This would have been three stars, if not for the last half of the last chapter, which I loved. It gets pretty philosophical about beauty and fate andThis would have been three stars, if not for the last half of the last chapter, which I loved. It gets pretty philosophical about beauty and fate and love, which I liked.
I also appreciated the Dickensian parallels and while you wouldn't think I would feel any connection to a drug addicted criminal, Boris was actually one of my favorite characters.
I listened to much of this on audiobook (switching back and forth to the Kindle version) and the narrator was excellent.
Eh. Not really my thing. Too much Spanglish and G-talk. Better reviewers than I have summed up my feelings perfectly well. I totally agree with Kim abEh. Not really my thing. Too much Spanglish and G-talk. Better reviewers than I have summed up my feelings perfectly well. I totally agree with Kim about the Spanish and the footnotes, and I totally agree with DFJ about the swearing. I didn't really care about Oscar, and I didn't find his life wondrous at all. Sorry, Alfonso. Is this really you? Because the thing that made me lose interest in Oscar was how freaking obtuse he insisted upon being. You don't strike me as that stubbornly and willfully ignorant....more
**spoiler alert** This story always makes me cry. It only loses a star because it seems so unrealistic in the end, almost like a sort of fairy tale. A**spoiler alert** This story always makes me cry. It only loses a star because it seems so unrealistic in the end, almost like a sort of fairy tale. All the bad guys learn their lesson, Nettie and the children come home, and they all live happily ever after. I don't necessarily know that I'd want it to end differently, but it still just seems too easy.
Also, I read the book after I'd seen the movie, and I was moved more by the film. Whoopi and Oprah's performances were spectacular, and I think it helped me to feel more of the emotion when I saw it on their faces....more
Fortuna evidently was smiling upon my being when I endeavored to undertake the consumption of this philosophical masterpiece. How amusingDear Reader,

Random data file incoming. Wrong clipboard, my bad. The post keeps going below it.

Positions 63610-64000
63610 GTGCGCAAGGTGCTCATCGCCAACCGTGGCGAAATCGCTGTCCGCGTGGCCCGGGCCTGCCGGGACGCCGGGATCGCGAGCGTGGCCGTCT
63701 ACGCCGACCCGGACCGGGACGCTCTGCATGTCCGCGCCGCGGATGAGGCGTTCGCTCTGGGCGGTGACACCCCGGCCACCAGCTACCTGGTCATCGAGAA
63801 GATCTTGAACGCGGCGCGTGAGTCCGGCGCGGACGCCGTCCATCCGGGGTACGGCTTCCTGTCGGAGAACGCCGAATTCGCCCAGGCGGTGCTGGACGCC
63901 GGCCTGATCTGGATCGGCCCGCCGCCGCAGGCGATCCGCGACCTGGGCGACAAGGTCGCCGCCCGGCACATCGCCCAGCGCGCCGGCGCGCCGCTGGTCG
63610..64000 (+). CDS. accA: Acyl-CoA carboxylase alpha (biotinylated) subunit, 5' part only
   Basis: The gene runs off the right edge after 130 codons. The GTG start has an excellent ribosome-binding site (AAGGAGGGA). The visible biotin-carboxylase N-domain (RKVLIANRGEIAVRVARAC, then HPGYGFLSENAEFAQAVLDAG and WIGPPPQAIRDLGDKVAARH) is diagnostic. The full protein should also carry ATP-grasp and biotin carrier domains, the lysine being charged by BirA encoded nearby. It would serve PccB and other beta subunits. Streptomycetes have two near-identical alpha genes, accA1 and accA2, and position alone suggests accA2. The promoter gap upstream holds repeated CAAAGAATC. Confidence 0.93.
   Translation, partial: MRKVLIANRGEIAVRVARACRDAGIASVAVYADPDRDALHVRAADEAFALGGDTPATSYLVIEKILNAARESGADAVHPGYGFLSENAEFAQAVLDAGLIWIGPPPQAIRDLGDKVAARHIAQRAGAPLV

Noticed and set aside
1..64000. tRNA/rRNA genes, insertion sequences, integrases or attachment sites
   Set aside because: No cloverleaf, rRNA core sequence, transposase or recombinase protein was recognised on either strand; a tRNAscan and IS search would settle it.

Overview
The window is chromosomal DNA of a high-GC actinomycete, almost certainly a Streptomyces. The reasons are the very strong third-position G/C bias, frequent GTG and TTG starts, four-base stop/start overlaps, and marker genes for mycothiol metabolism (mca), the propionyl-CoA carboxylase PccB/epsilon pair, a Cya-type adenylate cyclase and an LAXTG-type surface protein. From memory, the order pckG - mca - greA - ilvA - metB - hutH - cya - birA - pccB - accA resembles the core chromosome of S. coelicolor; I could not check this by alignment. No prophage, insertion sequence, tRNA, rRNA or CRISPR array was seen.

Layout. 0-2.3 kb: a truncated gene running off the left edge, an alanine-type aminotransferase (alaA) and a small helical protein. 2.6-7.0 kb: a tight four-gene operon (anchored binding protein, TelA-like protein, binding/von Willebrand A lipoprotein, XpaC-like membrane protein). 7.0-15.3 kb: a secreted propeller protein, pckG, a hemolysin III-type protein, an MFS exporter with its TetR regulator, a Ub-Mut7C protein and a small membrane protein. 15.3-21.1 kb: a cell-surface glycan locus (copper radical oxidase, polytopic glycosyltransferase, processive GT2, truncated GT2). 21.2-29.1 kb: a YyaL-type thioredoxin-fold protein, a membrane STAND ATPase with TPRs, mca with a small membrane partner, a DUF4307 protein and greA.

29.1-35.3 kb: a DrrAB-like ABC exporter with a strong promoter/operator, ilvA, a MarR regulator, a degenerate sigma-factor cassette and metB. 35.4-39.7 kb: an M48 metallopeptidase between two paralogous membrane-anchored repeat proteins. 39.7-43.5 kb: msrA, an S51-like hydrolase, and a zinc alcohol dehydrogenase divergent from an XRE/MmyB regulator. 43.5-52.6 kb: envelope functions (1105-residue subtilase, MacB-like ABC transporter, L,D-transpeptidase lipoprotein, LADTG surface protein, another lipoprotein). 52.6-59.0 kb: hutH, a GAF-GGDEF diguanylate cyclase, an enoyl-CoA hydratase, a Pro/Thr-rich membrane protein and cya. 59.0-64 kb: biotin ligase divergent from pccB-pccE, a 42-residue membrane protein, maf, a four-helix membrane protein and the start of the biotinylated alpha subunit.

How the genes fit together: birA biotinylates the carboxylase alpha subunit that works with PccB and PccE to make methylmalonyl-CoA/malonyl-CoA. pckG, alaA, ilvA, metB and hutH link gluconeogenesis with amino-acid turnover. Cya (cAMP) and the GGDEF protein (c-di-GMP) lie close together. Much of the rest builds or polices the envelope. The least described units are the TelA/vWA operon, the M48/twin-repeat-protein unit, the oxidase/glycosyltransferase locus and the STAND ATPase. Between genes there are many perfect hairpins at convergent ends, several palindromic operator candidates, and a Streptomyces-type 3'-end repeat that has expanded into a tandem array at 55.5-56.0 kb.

Fortuna evidently was smiling upon my being when I endeavored to undertake the consumption of this philosophical masterpiece. How amusing to stumble upon a comic homage to Boethius's Consolation of Philosophy, an homage that not only mirrors its source of inspiration in both content and structure, but moreover employs said source as a plot device of the most humorous kind. Certainly it was no mere accident; indeed it must have been a result of afflatus imparted by the goddess herself in collaboration with the muses Thalia and Calliope. Oh, what genius has the world lost with the tragic demise of John Kennedy Toole?
Through his quixotic anti-hero, Ignatius J. Reilly, Toole is disposed to explore the ideas of predestination and game theory. Is Rielly a misunderstood genius, surrounded by intellectual inferiors and thus a victim of their nescience? Or is it his own distorted reality, paranoid delusions, and ineptitude that is the impetus of his misfortune? It is for you, dear reader, to decide.
I found the descriptions of New Orleans particularly diverting. Such a cast of eccentric and delightful characters could only be found within the borders of the Crescent City (or Stars Hollow). Like Proust's madeleine, the wonderful references to NOLA summoned to my mind memories of a happier, pre-Katrina time in one of my favorite municipalities.